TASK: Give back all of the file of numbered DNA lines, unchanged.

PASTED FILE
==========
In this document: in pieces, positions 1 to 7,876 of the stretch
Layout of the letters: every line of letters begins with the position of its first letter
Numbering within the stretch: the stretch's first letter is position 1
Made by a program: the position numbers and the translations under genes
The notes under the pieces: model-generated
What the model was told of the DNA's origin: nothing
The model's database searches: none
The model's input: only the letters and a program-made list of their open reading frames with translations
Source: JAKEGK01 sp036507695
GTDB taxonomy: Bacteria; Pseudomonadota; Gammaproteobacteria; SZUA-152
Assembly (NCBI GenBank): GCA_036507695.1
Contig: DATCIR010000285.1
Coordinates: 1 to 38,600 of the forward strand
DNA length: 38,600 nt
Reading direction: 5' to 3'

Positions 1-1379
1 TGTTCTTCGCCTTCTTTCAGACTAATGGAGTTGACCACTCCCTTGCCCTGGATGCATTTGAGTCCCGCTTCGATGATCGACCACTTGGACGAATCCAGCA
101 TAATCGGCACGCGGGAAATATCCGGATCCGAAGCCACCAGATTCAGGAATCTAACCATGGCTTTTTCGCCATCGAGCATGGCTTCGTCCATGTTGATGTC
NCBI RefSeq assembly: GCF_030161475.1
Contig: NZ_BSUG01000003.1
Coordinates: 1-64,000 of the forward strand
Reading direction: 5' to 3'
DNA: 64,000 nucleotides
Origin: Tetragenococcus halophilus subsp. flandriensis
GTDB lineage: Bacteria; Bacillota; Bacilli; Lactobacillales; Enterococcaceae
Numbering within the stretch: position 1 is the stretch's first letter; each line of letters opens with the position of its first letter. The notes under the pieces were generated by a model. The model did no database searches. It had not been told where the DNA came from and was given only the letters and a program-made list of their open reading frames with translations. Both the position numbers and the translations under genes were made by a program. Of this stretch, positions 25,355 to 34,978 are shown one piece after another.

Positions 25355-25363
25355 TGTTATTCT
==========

In this document: in pieces, positions 1 to 7,876 of the stretch
Layout of the letters: every line of letters begins with the position of its first letter
Numbering within the stretch: the stretch's first letter is position 1
Made by a program: the position numbers and the translations under genes
The notes under the pieces: model-generated
What the model was told of the DNA's origin: nothing
The model's database searches: none
The model's input: only the letters and a program-made list of their open reading frames with translations
Source: JAKEGK01 sp036507695
GTDB taxonomy: Bacteria; Pseudomonadota; Gammaproteobacteria; SZUA-152
Assembly (NCBI GenBank): GCA_036507695.1
Contig: DATCIR010000285.1
Coordinates: 1 to 38,600 of the forward strand
DNA length: 38,600 nt
Reading direction: 5' to 3'

Positions 1-1379
1 TGTTCTTCGCCTTCTTTCAGACTAATGGAGTTGACCACTCCCTTGCCCTGGATGCATTTGAGTCCCGCTTCGATGATCGACCACTTGGACGAATCCAGCA
101 TAATCGGCACGCGGGAAATATCCGGATCCGAAGCCACCAGATTCAGGAATCTAACCATGGCTTTTTCGCCATCGAGCATGGCTTCGTCCATGTTGATGTC
NCBI RefSeq assembly: GCF_030161475.1
Contig: NZ_BSUG01000003.1
Coordinates: 1-64,000 of the forward strand
Reading direction: 5' to 3'
DNA: 64,000 nucleotides
Origin: Tetragenococcus halophilus subsp. flandriensis
GTDB lineage: Bacteria; Bacillota; Bacilli; Lactobacillales; Enterococcaceae
Numbering within the stretch: position 1 is the stretch's first letter; each line of letters opens with the position of its first letter. The notes under the pieces were generated by a model. The model did no database searches. It had not been told where the DNA came from and was given only the letters and a program-made list of their open reading frames with translations. Both the position numbers and the translations under genes were made by a program. Of this stretch, positions 25,355 to 34,978 are shown one piece after another.

Positions 25355-25363
25355 TGTTATTCT